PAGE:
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how to prepare frozen veggies to stir-fry?

fadista Sep 25, 2010 12:55 PM

_Stir-Frying to the Sky's Edge_ emphasizes that vegetables must be "dry" before adding to the wok.

The book does not recommend using packaged pre-mixed frozen "stir-fry vegetables," but as a practical matter, those are most of what I cook - from Trader Joe's, specifically. And they end up soggy in the wok, probably because the vegetables are not dry out of the package.

How best to quickly dry frozen/thawing vegetables?


  1. ipsedixit Sep 25, 2010 01:14 PM

    What vegetables are you using specifically?

    I routinely use frozen peas and carrots when making fried rice, without first thawing, and have never had a problem.

    I wouldn't want to stir fry frozen veggies like spinach, but I would imagine the best way to thaw and use frozen veggies would be thaw them, and if they are still damp, use a salad spinner?

    10 Replies
    1. re: ipsedixit
      fadista Sep 25, 2010 01:17 PM

      A typical mix includes sugar snap peas, broccoli, baby corn, green beans, water chestnuts, bell peppers, carrots and mushrooms.

      1. re: fadista
        ipsedixit Sep 25, 2010 01:30 PM

        Well, try thawing and giving them a swirl in your salad spinner, or if you don't have one leave them on a paper towel for a bit.

        Also, keep in mind, soggy veggies can be the result of your wok/skillet not being hot enough or overcooking, or both.

        Good luck.

        (As an aside, I would never try stir frying frozen mushrooms.)

        1. re: fadista
          mamachef Sep 25, 2010 02:05 PM

          I think that if you just heat the hell out of your wok and use the vegetables "as is", it might work, enough to thaw them and make them tender-crisp without giving up too much water. At the very least, it would be no worse than letting them thaw and then trying to dry and work with them.

          1. re: mamachef
            greygarious Sep 25, 2010 05:19 PM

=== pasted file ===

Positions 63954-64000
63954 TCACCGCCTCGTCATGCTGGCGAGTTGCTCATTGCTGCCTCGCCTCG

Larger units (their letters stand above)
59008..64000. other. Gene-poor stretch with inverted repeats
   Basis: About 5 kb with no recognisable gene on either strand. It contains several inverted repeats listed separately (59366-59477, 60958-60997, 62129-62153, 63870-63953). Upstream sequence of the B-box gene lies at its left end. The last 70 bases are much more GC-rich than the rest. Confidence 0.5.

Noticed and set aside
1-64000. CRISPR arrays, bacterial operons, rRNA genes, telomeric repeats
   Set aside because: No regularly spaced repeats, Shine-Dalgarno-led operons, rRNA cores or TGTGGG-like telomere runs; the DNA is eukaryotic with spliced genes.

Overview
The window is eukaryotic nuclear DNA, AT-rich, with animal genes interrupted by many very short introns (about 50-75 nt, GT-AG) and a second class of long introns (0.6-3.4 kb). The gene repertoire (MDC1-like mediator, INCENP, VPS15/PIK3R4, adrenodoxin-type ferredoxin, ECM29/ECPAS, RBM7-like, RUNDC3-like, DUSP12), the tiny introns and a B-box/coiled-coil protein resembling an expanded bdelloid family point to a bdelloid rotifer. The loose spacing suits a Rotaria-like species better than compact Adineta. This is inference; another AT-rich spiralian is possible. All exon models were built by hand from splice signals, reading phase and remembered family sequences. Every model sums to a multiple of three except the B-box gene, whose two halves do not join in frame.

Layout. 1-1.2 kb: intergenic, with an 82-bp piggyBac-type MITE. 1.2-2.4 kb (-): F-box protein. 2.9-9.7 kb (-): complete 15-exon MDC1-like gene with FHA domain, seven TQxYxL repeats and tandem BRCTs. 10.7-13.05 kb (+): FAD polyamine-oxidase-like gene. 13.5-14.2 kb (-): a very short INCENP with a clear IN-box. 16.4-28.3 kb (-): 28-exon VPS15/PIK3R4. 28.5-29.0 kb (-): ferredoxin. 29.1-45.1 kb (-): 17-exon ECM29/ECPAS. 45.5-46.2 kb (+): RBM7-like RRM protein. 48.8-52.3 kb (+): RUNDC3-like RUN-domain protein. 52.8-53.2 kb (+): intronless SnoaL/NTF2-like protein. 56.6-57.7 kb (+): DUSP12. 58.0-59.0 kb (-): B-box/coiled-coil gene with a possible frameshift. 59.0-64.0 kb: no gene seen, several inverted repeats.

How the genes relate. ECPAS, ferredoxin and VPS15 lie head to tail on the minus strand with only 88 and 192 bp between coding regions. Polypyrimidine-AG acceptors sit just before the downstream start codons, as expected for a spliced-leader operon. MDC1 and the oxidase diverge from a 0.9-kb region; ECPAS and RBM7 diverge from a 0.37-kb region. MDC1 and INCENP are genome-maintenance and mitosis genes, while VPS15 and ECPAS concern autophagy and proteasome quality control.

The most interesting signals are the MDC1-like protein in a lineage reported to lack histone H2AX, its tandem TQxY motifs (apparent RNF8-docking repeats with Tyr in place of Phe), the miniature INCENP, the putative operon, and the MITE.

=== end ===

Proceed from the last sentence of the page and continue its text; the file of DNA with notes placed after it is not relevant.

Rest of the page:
That will absolutely not work. If you insist on using frozen vegetables they must be thoroughly thawed and dry. Keep changing paper towels until they no longer pick up any moisture and the vegetables are close to room temp. Most frozen vegetables have been blanched so are already partially-cooked and will not need as much time in the wok as fresh ones. Nor will the taste or texture be as good. I am not biased against frozen vegetables - I use them all the time. Because they are frozen shortly after harvesting, they retain their nutrition better than fresh vegetables that are picked many days before cooking. But they are not suitable for some uses, and IMO stir-frying is one of them.

            1. re: greygarious
              mamachef Sep 25, 2010 05:33 PM

              good to know - i use frozens too, but not for stir-frying, so I was hazarding a guess, and I guess I was wrong! : )

              1. re: greygarious
                ipsedixit Sep 25, 2010 07:29 PM


                As I noted above, you CAN use frozen vegetables straight from the deep freeze if it's peas and carrots, and sometimes corn nibblets. I do it all the time for fried rice. Works like a charm. Other veggies, I agree, got to thaw and dry.

                1. re: ipsedixit
                  greygarious Sep 25, 2010 07:55 PM

                  For fried rice, the vegetables don't need the caramelization they do for stir-fried wherein the main volume of the dish is vegetables with or without a protein. In fact, as with paella, frozen peas don't even need cooking, much less thawing. The mass of hot rice takes care of that. I do as you do with fried rice, but really don't consider that dish a proper stir-fry. Tiny bits like diced carrots, peas, and corn are smaller pieces than you generally see in Asian restaurant stir-fries.

                  Another problem with using mixed frozen vegetables for stir-frying is the different cooking times. If one didn't know better, and bought a bag of frozen vegetables that is labeled as being for stir-frying, one would have a combo that includes broccoli, snow peas, chopped onion, carrot coins, etc. Those need different cooking times, not that one would know it from the bag.

                  1. re: greygarious
                    ipsedixit Sep 26, 2010 09:39 PM

                    "For fried rice, the vegetables don't need the caramelization they do for stir-fried wherein the main volume of the dish is vegetables with or without a protein"

                    Uh, no.

                    I rarely try to caramelize my vegetables when I stir fry. In fact, I'll often add a bit of water to my wok towards the end, cover, and allow the vegetables to steam a bit before plating.

                2. re: greygarious
                  fadista Sep 25, 2010 07:38 PM

                  Thanks for all these great insights. Can't wait for my carbon-steel wok to show up Monday.

              2. re: fadista
                hannaone Sep 25, 2010 02:30 PM

                Thaw them completely before cooking. You can use a salad spinner as ipsedixit suggests, or thaw them wrapped in paper toweling.
                Frozen vegetables like these cook very quickly, so you should add them in the last minutes of cooking to maintain their crispness.

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